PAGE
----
That said, the small cap value approach has produced better returns over the long run, at a higher volatility. *Adding 30% SCV to an S&P index, and rebalancing annually, increased returns and reduced overall volatility (since 1927, the limit of the French data base). *However, a 100% SCV allocation decreased total returns during most starting periods, because of its high volatility. *During the top 2 deciles, it increased performance. *Your proposed portolio is essentially a 100% SCV one, so I would expect similar results. *That is, smaller total 30 year returns than the S&P during most starting periods, but a greater return during about 20% of starting periods.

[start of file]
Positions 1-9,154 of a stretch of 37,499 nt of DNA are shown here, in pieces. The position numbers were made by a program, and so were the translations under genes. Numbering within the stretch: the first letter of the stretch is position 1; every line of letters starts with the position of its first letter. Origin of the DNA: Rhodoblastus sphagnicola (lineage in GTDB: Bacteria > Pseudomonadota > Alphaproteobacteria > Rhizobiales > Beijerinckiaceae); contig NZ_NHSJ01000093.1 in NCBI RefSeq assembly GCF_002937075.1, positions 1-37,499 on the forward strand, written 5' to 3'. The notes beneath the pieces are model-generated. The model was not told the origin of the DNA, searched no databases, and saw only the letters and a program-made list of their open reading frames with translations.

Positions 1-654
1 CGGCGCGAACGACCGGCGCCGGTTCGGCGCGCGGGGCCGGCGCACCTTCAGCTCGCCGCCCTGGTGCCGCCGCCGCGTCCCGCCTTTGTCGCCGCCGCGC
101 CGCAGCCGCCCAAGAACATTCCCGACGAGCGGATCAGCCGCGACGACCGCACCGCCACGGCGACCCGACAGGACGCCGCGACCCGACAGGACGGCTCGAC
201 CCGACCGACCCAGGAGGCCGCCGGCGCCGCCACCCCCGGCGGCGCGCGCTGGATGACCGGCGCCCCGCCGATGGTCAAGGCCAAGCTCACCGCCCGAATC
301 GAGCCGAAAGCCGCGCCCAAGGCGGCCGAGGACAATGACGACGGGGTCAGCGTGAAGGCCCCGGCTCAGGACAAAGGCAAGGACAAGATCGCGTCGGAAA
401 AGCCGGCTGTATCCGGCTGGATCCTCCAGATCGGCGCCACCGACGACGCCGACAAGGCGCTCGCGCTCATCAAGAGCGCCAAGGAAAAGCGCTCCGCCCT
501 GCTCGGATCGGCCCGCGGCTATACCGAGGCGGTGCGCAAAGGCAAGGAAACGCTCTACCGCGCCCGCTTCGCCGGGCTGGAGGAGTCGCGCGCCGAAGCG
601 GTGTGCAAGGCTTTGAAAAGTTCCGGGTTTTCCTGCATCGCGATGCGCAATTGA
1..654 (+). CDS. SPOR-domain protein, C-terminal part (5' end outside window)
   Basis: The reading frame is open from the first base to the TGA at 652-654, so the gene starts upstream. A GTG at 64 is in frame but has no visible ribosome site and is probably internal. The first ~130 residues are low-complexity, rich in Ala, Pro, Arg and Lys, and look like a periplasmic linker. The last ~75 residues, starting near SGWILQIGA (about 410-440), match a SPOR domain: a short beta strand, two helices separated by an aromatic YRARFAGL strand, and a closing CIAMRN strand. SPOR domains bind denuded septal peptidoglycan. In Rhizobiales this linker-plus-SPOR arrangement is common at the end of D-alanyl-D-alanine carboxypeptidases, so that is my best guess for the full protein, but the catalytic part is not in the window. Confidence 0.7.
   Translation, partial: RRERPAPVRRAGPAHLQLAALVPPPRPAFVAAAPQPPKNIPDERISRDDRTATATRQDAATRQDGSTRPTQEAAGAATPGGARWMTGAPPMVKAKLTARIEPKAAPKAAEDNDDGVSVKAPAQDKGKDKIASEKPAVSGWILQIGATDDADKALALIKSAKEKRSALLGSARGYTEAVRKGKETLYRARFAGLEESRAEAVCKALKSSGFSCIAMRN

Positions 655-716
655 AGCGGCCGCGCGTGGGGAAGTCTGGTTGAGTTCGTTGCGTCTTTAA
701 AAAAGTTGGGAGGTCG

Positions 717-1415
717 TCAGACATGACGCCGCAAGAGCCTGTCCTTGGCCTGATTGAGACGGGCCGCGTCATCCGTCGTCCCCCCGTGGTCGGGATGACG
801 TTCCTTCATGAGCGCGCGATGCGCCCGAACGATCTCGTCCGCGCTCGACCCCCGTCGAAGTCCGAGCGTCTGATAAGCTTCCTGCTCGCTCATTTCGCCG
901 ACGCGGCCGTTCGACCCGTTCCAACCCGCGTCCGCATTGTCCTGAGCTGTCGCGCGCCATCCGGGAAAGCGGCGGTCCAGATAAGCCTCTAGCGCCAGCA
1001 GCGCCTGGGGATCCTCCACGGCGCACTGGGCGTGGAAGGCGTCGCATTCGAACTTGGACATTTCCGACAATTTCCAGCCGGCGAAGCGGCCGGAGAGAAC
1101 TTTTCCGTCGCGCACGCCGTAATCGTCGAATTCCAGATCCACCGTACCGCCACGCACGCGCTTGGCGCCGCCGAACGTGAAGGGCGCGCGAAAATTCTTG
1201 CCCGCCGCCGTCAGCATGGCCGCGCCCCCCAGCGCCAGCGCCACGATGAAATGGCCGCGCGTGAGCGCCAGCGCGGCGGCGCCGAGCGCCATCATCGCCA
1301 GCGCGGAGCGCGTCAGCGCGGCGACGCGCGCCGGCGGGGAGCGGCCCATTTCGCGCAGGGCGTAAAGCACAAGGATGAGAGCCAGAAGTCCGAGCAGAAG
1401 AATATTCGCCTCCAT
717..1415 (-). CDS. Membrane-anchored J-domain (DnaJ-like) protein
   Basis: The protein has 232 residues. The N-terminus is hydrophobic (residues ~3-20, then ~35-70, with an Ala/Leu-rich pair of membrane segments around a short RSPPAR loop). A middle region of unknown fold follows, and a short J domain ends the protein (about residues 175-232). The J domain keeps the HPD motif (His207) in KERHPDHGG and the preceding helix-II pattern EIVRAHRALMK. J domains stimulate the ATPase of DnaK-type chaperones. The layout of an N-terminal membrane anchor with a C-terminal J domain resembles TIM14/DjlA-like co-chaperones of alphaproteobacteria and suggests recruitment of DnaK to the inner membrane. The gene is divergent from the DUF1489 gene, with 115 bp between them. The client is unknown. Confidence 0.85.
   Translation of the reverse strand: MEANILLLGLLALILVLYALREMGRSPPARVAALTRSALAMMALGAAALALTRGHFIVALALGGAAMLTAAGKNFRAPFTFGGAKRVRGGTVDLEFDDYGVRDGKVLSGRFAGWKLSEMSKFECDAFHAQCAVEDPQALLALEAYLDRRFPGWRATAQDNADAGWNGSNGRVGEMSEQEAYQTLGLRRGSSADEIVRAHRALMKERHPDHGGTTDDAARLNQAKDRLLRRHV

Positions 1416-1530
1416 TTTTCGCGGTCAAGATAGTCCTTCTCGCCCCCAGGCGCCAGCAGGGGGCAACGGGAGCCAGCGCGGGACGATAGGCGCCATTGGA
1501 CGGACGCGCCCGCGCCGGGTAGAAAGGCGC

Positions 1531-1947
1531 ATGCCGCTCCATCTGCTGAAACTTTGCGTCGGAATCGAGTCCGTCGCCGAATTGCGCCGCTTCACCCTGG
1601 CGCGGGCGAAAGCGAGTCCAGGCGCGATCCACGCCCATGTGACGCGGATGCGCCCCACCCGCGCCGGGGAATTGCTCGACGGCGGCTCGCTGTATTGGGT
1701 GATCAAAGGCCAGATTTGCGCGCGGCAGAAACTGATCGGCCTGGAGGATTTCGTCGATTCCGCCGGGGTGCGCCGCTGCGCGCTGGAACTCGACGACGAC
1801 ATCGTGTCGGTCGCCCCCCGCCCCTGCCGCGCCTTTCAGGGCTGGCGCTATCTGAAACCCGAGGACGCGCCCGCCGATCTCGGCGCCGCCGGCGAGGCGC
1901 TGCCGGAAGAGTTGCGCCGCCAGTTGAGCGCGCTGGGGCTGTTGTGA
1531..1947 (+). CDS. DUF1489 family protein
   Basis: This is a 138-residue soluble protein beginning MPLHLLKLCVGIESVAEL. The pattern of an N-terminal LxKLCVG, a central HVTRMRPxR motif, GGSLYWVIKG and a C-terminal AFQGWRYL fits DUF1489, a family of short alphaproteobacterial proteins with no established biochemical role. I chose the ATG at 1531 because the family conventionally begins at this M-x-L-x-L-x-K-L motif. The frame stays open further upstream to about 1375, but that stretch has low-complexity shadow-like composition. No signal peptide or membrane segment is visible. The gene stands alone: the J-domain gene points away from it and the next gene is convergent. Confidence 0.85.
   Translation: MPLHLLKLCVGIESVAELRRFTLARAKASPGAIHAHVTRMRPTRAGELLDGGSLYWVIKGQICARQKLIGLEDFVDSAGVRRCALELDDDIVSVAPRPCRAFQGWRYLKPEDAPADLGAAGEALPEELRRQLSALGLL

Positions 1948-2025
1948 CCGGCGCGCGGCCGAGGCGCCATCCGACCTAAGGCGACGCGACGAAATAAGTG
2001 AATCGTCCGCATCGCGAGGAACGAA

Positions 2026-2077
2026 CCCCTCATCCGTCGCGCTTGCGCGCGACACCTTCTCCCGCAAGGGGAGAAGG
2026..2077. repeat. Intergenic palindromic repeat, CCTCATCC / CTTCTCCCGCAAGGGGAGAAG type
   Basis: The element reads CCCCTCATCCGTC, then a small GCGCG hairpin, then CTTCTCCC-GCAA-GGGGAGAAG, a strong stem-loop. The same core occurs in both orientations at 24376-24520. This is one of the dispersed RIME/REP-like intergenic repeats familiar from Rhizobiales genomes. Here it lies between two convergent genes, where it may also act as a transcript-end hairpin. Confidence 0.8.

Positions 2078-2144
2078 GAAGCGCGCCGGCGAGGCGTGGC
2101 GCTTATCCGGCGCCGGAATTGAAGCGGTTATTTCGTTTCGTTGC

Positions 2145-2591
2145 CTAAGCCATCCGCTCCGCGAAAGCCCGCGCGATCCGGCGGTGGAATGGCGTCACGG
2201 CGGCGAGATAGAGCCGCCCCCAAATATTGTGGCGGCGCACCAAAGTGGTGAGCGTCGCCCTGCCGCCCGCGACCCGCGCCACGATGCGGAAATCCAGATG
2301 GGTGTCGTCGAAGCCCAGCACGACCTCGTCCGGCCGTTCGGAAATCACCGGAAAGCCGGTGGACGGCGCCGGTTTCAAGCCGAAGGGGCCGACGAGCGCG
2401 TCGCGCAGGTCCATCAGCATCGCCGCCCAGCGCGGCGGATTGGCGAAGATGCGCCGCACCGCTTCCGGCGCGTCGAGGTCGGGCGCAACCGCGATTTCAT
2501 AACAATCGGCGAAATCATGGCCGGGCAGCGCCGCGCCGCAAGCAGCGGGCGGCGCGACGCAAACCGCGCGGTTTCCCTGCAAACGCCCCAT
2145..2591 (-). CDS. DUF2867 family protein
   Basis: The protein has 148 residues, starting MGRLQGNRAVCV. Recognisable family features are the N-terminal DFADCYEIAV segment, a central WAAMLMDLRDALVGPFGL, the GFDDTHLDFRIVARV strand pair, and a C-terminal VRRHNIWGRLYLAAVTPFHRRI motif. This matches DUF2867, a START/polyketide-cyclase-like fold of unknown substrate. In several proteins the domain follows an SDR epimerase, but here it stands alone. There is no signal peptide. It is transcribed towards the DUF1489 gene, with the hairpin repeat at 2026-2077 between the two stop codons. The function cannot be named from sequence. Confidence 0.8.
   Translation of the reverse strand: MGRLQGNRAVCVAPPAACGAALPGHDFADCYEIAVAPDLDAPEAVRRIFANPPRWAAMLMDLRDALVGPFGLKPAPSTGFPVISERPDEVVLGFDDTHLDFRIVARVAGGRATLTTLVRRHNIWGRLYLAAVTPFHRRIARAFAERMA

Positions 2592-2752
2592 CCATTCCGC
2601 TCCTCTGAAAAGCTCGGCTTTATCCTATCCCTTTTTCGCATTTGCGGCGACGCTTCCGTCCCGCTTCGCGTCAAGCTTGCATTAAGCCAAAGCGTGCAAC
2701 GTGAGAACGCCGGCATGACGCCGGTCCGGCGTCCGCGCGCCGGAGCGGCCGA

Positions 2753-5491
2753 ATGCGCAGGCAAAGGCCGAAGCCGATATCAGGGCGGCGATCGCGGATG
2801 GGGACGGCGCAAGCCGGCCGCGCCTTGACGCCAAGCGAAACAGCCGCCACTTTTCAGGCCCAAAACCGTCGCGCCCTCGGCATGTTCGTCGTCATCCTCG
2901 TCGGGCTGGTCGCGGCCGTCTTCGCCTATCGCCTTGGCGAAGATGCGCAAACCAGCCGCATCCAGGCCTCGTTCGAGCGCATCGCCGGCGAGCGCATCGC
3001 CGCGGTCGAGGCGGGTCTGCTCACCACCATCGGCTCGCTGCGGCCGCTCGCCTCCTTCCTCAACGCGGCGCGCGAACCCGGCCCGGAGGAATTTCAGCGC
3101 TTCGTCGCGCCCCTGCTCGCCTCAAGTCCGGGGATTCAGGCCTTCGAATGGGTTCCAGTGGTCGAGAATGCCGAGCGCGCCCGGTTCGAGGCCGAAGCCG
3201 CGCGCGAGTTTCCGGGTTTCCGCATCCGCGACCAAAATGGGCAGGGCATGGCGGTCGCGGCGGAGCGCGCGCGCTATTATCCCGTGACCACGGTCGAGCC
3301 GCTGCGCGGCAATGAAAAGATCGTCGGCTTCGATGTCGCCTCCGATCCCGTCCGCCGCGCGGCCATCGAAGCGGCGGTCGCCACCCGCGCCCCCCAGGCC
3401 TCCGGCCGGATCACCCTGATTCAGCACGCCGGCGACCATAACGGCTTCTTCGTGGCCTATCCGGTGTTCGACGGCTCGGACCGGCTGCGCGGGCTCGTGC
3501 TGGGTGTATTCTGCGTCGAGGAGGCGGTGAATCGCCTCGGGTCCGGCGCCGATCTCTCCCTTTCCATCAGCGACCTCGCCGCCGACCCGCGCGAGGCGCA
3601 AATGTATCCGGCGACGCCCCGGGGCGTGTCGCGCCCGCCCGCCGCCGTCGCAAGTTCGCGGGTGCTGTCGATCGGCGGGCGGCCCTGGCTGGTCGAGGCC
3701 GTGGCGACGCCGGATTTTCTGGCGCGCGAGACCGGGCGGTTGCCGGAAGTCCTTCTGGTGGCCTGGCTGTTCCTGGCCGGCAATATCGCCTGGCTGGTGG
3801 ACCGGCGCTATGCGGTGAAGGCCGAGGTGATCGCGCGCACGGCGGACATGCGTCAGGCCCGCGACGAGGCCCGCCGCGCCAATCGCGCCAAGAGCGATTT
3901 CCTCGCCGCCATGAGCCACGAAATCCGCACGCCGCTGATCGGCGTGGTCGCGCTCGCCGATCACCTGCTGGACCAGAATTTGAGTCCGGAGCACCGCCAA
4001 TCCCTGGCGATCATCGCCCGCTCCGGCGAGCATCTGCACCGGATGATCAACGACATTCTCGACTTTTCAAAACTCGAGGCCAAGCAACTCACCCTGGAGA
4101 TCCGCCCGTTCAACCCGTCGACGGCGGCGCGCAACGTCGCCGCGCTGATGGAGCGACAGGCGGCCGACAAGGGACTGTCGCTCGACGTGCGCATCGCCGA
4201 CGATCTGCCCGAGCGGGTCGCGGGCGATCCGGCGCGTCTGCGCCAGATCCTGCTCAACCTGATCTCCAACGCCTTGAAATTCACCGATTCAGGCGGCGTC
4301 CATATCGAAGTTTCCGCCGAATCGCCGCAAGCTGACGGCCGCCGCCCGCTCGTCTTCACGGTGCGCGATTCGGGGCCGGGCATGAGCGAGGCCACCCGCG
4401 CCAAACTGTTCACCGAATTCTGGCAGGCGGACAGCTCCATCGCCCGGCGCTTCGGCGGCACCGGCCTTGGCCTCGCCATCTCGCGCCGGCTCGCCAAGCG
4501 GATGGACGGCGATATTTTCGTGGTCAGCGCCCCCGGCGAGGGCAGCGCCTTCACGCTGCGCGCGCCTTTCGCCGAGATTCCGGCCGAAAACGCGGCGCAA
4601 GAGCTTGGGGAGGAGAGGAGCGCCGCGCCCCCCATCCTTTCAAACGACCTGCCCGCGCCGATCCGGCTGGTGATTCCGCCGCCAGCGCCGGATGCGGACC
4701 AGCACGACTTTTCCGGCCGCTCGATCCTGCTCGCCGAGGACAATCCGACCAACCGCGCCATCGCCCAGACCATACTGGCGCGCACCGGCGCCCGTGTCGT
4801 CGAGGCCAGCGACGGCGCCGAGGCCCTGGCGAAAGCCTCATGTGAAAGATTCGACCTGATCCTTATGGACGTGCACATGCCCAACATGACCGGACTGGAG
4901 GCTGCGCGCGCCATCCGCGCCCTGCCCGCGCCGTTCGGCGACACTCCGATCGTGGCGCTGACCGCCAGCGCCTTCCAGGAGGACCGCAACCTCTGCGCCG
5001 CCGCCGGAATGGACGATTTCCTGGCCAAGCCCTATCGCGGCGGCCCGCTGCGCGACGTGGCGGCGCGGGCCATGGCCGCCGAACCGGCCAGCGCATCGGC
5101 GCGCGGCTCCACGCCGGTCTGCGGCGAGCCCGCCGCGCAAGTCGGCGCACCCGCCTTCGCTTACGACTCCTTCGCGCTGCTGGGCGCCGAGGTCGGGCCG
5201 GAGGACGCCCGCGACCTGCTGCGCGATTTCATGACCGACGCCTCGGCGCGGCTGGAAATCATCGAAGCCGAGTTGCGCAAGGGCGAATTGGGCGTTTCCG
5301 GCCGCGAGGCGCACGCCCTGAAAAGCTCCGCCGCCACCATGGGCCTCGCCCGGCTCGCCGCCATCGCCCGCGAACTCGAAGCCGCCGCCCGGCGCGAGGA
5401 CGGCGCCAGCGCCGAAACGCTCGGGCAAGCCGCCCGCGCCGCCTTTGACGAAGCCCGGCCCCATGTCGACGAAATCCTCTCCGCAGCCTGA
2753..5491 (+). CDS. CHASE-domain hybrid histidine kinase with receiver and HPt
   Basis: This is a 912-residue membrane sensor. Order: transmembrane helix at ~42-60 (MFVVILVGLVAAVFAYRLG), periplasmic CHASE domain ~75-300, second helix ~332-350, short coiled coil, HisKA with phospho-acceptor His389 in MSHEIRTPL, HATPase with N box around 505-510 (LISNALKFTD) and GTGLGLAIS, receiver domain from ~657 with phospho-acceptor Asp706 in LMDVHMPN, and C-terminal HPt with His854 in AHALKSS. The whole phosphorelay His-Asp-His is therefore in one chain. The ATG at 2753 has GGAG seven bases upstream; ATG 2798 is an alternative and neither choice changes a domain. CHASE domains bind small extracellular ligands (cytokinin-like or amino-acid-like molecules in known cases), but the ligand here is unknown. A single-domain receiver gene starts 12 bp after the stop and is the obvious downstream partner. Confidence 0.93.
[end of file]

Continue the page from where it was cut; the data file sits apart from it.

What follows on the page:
I own a REIT index fund that I bought in Y2K when they were real cheap, so I agree that buying SCV when they are cheap is a good idea. *The long term total returns tend to be commeasurate with the risk of an asset class, but in the short term assets can become over or under valued. *The danger of living off all of the dividends of a diversified portfolio of companies like ALD is that the dividends may not grow enough to keep up with inflation. *Especially as a few of them will inevitably fall on hard times. *High yielders tend to be slow growers, so the survivors will not necessarily grow enough to compensate for the companies that fall. *Still, if you are sufficiently adept at applying the princples of Ben and Warren, you might make it work. *I can't really say one way or the other.